and BMP may sometimes be used almost interchangeably.)</p>


<p>When writing PNG files, PNGDIB supports
approximately version 3.0 DIBs, and also 
OS/2-style DIBs. It supports bit depths of 1, 4, 8, 16, 24, and 32 
bits-per-pixel. It supports 4 bpp and 8 bpp compressed DIBs (it uses 
Windows GDI functions to uncompress them).</p>

<p>The library itself currently consists of just two files: pngdib.c and
pngdib.h.</p>

<p>Two sample programs, png2bmp.c and bmp2png.c, are included which demonstrate 
the use of library functions. They can be compiled as "console mode" Win32 
applications.</p>

<p>A third sample, "<a href="#smview">smview</a>",
is a bare-bones Windows program that uses pngdib 
to read and display PNG files. This is intended to demonstrate that it is 
easy to add PNG support to an application that uses DIBs.</p>
</div>

<div class=uselib>
<h2>Using the library</h2>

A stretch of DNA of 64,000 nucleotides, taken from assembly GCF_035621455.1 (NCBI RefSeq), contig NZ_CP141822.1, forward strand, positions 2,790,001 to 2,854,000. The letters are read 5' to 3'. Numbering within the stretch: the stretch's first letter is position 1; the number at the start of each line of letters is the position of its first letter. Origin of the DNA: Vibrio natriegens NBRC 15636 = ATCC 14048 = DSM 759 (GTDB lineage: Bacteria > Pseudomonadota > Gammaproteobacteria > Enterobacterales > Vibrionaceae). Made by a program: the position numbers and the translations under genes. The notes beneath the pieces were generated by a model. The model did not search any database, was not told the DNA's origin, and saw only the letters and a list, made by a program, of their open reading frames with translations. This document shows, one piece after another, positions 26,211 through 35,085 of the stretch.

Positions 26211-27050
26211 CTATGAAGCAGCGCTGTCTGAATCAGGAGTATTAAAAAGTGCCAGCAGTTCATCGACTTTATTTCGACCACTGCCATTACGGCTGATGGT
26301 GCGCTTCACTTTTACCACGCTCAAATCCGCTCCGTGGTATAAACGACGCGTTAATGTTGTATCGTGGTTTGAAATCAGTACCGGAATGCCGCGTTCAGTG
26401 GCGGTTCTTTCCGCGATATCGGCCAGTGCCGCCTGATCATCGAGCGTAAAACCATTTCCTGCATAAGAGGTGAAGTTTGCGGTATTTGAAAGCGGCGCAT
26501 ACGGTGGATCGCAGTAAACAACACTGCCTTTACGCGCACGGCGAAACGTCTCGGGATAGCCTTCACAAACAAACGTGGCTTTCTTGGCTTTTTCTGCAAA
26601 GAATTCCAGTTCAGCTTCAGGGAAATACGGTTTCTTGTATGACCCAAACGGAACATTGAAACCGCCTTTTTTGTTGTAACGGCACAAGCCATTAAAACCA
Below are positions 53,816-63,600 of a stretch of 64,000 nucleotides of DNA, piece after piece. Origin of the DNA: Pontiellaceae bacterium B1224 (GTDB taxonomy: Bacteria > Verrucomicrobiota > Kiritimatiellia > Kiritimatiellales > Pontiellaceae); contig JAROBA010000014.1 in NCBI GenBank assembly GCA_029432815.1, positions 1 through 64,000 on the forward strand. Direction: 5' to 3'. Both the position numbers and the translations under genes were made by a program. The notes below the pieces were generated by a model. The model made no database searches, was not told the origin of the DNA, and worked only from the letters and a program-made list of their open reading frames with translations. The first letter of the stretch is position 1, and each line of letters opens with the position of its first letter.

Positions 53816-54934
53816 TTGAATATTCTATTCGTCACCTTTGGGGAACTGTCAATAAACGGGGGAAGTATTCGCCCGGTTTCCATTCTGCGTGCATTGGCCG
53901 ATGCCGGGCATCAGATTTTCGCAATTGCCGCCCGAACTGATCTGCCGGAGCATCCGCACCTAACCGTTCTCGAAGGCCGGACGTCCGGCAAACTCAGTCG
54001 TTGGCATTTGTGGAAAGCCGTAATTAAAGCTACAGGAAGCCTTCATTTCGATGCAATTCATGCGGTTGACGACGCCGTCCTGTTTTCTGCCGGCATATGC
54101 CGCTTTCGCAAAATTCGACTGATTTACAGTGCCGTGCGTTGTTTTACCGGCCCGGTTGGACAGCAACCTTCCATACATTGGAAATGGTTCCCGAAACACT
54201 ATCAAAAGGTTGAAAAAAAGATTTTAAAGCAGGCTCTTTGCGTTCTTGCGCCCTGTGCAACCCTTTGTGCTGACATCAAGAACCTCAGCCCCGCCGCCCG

<h4>Overview</h4>

<p>First call <b>pngdib_d2p_init</b>() or <b>pngdib_p2d_init</b>() to
create a PNGDIB
object. A few functions can accept either type of object, but most only work
with one of the two types. Call <b>pngdib_done()</b> when finished.
</p>

<p>The code samples below show an overview of the process.
</p>


<div style="background-color: #cc0">
Sample code for writing a PNG:
<pre style="background-color: #ff0; margin: 3px;">
void save_dib_to_png_file(char *png_filename,
      LPBITMAPINFOHEADER dib, int dib_size)
{
  PNGDIB *pngdib;

  pngdib = pngdib_d2p_init();
  pngdib_d2p_set_dib(pngdib,dib,dib_size,NULL,0);
  pngdib_d2p_set_png_filename(pngdib,png_filename);
  pngdib_d2p_run(pngdib);
  pngdib_done(pngdib);
}
</pre>

</div>

<div style="background-color: #cc0">